San Diego City Councilwoman Monica Montgomery Steppe in El Cerrito on Aug. 15, 2023.
San Diego City Councilwoman Monica Montgomery Steppe in El Cerrito on Aug. 15, 2023. / Photo by Ariana Drehsler

Months after County Supervisor Nathan Fletcher’s May resignation following allegations of sexual harassment and assault, one lingering question seems to have been answered: Who will replace him as District 4 supervisor? 

Early election results show Democratic San Diego Councilwoman Monica Montgomery Steppe holds a 23-point lead over Republican Amy Reichert. While Montgomery Steppe’s lead is commanding, final vote totals may not come for weeks.

The early results aren’t entirely surprising. The district, which stretches from Clairemont to Rancho San Diego, has trended overwhelmingly Democratic in recent years. Voters also rejected Reichert, who made her bones leading the anti-Covid lockdown organization Reopen San Diego, only a year ago when Fletcher defeated her by just shy of 30 points. 

In a statement posted to X, formerly known as Twitter, shortly after the first posting of early results, Montgomery Steppe declared victory. “As your Supervisor, I look forward to teaming up with you to tackle homelessness, promote holistic public safety and invest in our county,” she wrote.

Montgomery Steppe would be the first Black woman elected to the board in its over 150-year history, but this election also offered a clear partisan choice for voters. 

Signs for San Diego City Councilwoman Monica Montgomery Steppe in El Cerrito on Aug. 15, 2023.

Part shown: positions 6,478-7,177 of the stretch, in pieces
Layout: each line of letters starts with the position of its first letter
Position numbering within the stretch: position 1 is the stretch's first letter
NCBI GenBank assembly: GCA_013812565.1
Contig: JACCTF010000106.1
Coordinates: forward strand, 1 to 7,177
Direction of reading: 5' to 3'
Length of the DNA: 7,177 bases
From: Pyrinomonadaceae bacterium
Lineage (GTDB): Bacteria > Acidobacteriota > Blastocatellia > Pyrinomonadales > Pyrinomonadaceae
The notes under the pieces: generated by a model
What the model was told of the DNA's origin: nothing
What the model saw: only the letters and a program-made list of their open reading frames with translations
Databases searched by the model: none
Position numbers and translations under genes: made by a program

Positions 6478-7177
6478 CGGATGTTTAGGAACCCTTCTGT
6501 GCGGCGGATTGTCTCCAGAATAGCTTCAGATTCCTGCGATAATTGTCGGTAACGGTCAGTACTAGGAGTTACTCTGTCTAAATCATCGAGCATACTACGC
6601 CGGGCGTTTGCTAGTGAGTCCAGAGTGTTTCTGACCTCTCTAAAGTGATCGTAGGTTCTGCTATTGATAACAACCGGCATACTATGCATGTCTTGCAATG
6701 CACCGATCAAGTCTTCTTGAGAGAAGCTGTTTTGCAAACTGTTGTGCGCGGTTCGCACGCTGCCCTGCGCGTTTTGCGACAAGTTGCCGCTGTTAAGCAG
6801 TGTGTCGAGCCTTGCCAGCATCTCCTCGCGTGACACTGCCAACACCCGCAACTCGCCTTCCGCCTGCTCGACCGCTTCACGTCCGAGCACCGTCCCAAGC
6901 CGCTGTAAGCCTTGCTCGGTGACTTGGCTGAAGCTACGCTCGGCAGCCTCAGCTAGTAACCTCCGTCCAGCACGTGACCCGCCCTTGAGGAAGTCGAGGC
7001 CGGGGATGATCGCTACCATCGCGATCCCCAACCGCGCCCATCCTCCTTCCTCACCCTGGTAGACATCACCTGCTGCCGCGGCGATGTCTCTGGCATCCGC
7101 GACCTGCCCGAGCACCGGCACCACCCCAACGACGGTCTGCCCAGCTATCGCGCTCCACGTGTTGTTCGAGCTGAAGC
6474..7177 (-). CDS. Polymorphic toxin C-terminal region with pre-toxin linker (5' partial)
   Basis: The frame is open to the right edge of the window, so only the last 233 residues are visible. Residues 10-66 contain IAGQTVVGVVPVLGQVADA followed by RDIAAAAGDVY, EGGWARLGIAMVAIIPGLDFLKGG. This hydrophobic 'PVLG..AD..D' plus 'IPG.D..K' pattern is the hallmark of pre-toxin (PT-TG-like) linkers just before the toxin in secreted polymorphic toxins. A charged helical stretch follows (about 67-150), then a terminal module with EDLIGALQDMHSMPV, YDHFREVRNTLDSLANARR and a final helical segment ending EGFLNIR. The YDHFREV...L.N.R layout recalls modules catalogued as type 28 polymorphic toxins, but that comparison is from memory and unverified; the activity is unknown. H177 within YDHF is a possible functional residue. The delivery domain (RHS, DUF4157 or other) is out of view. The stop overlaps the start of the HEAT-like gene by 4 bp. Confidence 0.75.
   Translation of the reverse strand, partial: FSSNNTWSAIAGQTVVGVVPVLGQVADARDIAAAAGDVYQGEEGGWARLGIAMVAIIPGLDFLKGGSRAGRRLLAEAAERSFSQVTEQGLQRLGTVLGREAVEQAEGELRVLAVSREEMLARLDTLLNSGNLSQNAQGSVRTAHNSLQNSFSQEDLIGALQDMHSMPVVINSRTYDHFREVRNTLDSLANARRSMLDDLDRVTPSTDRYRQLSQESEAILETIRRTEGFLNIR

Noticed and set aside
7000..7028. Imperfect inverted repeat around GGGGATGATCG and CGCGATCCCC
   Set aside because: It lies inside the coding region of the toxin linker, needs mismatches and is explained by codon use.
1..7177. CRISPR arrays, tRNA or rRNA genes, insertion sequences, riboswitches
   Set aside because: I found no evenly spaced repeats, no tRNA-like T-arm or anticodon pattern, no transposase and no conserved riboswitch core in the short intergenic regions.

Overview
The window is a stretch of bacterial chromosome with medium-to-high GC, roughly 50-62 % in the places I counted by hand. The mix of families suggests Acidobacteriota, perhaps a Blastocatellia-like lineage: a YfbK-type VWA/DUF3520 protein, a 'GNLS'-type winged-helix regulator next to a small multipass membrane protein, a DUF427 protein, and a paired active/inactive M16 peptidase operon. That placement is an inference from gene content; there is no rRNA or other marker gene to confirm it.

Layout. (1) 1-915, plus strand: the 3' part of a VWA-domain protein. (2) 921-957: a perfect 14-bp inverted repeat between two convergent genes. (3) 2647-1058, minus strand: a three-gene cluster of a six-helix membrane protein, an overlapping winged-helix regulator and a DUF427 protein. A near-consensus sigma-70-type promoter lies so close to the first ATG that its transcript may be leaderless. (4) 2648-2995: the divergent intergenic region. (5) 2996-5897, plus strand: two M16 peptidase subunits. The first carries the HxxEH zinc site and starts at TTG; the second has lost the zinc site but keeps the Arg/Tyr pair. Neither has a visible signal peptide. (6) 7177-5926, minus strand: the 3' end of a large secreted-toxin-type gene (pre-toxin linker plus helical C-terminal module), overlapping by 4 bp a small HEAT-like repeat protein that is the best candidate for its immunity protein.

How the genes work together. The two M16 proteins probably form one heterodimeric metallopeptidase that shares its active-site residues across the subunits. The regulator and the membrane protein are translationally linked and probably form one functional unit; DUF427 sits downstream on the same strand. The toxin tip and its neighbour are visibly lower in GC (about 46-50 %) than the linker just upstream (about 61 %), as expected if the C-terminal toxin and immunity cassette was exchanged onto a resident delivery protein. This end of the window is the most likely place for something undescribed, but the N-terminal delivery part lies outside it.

Signs for San Diego City Councilwoman Monica Montgomery Steppe in El Cerrito on Aug. 15, 2023. / Photo by Ariana Drehsler

Some history: Back in 2018, Fletcher’s victory brought a sole Democrat to the County’s Board of Supervisors. Just two years later, the election of Democratic Supervisors Nora Vargas and Terra Lawson Remer swung control of the board to Democrats for the first time in at least a generation. Fletcher’s resignation left a 2-2 deadlock on the board. Montgomery Steppe’s potential victory, however, would mean Democrats retain control.

Even more history: Montgomery Steppe’s potential election to the Board of Supes would be the latest step in a swift rise to power for Montgomery Steppe. She was first elected to City Council just five years ago.

One day after comments from former City Councilwoman Myrtle Cole justifying racial profiling of her District 4 constituents sparked calls for her resignation, Montgomery Steppe resigned from her job as a policy advisor to Cole. Montgomery Steppe mounted an insurgent and bare-bones campaign for the seat and squeaked out a six-vote win over Cole, then the council president, in the primary. The political establishment was shocked, but District 4 residents weren’t. By the general election, Montgomery Steppe had widened the gap and beat Cole by nine points

If the early results bear out, Montgomery Steppe is expected to be sworn in in early December. She will serve for the remainder of Fletcher’s term, which will end in January 2027.

What about her council seat? The city of San Diego will need to hold a special election next year to replace Montgomery Steppe on the City Council. She represents the city’s District 4, which includes the neighborhoods of Lincoln Park, Encanto, Paradise Hills and others in southeastern San Diego. 

Chula Vista City Attorney: Miesfeld, Verdugo Take Early Lead 

Early results showed Bart Miesfeld in first place in the race to become Chula Vista’s next city attorney. Marco Verdugo was in second place — behind by less than 300 votes. Dan Smith Diaz was in third place.

It’s too early to call, but this race will go to a runoff election between the top two vote getters. Candidate Smith Diaz told KPBS that he was disappointed in the results. 

Smith Diaz lost last year to Simon Silva, who died two months before the election.  

Ratepayers Approve Water Divorce 

Homes near the farming area of De Luz in Fallbrook on Feb. 1, 2022. / Photo by Adriana Heldiz

Two rural water districts asked voters Tuesday if they would like to get cheaper water bills. The answer was overwhelming: yes. The results aren’t official yet, but it’s clear what voters in those districts want.